British Museum Algorithm = complete expansion of all paths

Depth First vs Breadth First Search Algorithms

Depth First Search Algorithm starts by going down one level from the left by convention until the goal is reached. The program goes back up to the previous node if the goal is not reached, a process called “back up” or “backtracking“.

Breadth First Search Algorithm expands the search level by level, exploring all possibilities of one level before going down.

Both Depth First and Breadth First Algorithms use enqueued lists to extend the paths to goals and discard paths that lead to points that have already been extended.

Hill Climbing Search Algorithm

The search tree is always extended towards the node that is closer to the goal.

Hill Climbing is an informed search making use of certain heuristic information.

Beam Search Algorithm

A beam search algorithm is limiting the number of nodes extended at each node. It only extends nodes that go towards the goal, according to certain heuristics.

Commands summary

En-queuing the next nodes if the goal is not reached, the algorithms process as follow:

  • Depth First: new nodes go to front of the queue
  • Breadth First: new nodes go to front of the queue
  • Hill Climbing: sort the node closest to the goal first
  • Beam: keep only a small number of nodes in the queue

Best First Search Algorithm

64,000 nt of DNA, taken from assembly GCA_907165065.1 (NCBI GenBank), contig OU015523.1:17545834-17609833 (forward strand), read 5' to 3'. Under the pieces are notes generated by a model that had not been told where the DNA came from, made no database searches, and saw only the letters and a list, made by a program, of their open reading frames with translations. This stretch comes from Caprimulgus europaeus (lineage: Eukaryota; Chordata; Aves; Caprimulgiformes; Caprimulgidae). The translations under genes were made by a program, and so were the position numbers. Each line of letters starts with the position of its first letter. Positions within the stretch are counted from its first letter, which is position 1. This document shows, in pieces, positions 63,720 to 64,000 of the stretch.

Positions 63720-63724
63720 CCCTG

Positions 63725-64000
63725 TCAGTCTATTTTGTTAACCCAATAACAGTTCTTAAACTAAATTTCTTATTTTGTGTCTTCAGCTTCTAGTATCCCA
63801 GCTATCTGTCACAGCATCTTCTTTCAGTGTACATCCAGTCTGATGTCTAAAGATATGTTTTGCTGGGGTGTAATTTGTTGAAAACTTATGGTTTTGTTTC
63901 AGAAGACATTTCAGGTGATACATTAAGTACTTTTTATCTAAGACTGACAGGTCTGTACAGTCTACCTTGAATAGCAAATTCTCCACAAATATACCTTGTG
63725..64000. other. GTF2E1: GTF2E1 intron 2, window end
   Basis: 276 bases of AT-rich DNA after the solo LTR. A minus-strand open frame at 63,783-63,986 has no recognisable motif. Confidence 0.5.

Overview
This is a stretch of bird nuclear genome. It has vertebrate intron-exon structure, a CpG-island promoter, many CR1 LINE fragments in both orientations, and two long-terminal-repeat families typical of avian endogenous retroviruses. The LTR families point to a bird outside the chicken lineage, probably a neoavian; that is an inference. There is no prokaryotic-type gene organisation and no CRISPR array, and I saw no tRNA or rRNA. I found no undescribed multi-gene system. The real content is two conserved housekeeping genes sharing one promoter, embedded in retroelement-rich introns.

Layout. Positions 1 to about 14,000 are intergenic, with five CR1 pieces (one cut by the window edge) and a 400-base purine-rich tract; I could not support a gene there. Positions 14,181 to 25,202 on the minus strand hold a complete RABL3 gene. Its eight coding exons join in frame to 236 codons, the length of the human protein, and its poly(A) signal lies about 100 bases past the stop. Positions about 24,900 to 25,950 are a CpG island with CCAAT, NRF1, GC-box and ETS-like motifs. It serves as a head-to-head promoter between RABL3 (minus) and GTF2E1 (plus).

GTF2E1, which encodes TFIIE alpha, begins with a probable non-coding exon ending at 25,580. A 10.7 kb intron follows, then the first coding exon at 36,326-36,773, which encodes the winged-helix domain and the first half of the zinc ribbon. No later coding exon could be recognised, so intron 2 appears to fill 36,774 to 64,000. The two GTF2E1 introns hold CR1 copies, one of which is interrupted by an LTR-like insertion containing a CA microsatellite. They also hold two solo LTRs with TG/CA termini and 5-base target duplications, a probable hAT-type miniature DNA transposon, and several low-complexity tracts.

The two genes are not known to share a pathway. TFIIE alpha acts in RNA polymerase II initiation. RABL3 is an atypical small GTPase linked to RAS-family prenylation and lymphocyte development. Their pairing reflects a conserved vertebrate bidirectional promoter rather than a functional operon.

Chooses of all en-queued nodes to extend the one that is closest to the goal.

Continuous space

Search algorithms can be used in continuous spaces. However, Hill Climbing can encounter certain problems, such as:

  • getting blocked at a local maximum
  • the telephone pole problem: getting confused at a flat level between high rising parts of the space
  • especially in high dimensional spaces, getting fooled by a particular configuration of space borders that prevent extensions as all paths seem to lead away from the goal

2. Reasoning: Goal Trees and Problem Solving

Problem reduction

Take a complicate problem and transform it into a simpler problem.

Start with safe transformations, the ones you are sure will work in any case. Then apply heuristic transformations, the ones that could work.

The problem simplification schema, may create “and node“, where the problem forks in several sub problems and “or node” where the problem may be solved with either one or another transformation. The resulting schema is usually called a “problem reduction tree“, “and/or tree” or “goal tree“.

In an “or node”, it helps to understand the depth of functional composition (number of transformations to be applied after and “or” options of the branch) and the simplicity of solving each options to complete the problem resolution.


Everything depends on the domain of the problem and the knowledge required to solve it. Knowledge about knowledge, meta-knowledge, is power to solve problems.

  1. Start by evaluating what kind of knowledge is involved.
  2. Understand how the knowledge is represented. Each category of knowledge has its own way of being represented.
  3. Know how the knowledge is used.
  4. Know how much knowledge is required to solve the problem.
  5. Know what exactly knowledge does to solve the problem.